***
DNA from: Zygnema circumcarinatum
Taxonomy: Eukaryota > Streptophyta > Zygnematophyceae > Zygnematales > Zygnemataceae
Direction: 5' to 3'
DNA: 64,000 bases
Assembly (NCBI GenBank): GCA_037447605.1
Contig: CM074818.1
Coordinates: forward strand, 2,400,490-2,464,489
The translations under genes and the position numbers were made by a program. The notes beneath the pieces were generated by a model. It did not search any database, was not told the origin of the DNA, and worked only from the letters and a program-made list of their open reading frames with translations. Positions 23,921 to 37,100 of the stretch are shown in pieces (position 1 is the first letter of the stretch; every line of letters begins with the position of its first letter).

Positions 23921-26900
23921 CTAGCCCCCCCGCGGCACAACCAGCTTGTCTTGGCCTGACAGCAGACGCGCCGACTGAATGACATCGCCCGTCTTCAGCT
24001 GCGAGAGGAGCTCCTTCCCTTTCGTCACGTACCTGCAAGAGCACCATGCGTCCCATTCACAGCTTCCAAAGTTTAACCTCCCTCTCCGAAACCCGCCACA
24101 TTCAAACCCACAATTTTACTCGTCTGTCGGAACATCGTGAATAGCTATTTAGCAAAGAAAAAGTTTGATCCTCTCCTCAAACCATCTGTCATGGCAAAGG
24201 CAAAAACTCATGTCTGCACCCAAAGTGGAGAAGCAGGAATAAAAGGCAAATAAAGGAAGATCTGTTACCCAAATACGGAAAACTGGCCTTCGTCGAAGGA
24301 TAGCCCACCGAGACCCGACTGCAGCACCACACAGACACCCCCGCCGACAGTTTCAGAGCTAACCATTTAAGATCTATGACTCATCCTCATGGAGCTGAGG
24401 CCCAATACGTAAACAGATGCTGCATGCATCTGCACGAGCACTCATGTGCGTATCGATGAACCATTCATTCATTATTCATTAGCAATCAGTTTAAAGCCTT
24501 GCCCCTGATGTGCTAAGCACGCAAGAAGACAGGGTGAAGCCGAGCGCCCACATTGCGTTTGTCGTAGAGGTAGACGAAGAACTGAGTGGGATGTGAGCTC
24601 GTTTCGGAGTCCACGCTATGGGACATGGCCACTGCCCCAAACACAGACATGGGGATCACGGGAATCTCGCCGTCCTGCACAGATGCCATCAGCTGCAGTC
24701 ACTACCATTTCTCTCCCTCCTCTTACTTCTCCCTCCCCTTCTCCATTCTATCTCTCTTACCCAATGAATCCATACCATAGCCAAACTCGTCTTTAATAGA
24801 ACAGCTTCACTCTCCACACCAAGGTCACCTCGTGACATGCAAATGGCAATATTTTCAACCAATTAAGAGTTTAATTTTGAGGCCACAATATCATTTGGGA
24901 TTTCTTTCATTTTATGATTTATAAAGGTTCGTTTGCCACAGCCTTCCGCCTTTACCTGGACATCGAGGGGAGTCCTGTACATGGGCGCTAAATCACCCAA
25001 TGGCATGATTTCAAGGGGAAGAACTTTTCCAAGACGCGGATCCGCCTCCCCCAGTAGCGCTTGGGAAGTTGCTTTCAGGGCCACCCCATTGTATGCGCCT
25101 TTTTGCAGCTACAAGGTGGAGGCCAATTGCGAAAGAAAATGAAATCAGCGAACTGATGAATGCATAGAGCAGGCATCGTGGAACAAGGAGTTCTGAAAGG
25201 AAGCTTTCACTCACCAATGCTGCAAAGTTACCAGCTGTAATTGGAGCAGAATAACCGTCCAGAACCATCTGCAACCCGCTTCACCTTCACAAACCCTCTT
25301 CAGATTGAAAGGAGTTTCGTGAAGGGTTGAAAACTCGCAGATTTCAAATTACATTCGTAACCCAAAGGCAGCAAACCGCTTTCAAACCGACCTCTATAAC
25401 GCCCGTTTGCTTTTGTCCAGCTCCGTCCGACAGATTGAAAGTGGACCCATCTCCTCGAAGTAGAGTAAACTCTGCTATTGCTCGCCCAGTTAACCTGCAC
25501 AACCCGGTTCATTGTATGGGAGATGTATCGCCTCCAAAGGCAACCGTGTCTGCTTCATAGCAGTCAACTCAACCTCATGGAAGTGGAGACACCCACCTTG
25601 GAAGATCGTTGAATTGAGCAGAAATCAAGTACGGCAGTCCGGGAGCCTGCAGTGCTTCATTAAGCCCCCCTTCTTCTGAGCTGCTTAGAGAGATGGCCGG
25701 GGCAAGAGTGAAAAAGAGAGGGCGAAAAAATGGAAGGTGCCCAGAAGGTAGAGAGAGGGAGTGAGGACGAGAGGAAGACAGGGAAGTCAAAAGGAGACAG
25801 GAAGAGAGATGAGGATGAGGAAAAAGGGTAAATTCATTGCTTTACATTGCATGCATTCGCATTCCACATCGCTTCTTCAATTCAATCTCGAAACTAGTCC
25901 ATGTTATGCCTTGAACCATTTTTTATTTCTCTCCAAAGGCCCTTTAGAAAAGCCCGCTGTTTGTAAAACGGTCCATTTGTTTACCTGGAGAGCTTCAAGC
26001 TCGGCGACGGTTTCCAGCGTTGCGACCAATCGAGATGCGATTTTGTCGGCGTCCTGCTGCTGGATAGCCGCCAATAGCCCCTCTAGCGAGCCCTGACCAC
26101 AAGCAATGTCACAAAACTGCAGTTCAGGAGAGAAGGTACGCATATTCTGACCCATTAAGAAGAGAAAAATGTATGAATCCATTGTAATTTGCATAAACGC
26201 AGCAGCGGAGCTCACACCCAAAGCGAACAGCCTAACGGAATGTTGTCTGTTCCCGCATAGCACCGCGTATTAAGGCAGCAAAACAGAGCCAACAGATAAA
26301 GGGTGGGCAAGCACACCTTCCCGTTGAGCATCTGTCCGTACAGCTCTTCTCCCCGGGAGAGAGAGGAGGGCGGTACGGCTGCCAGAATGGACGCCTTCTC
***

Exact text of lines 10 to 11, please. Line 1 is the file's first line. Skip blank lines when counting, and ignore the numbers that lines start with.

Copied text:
23921 CTAGCCCCCCCGCGGCACAACCAGCTTGTCTTGGCCTGACAGCAGACGCGCCGACTGAATGACATCGCCCGTCTTCAGCT
24001 GCGAGAGGAGCTCCTTCCCTTTCGTCACGTACCTGCAAGAGCACCATGCGTCCCATTCACAGCTTCCAAAGTTTAACCTCCCTCTCCGAAACCCGCCACA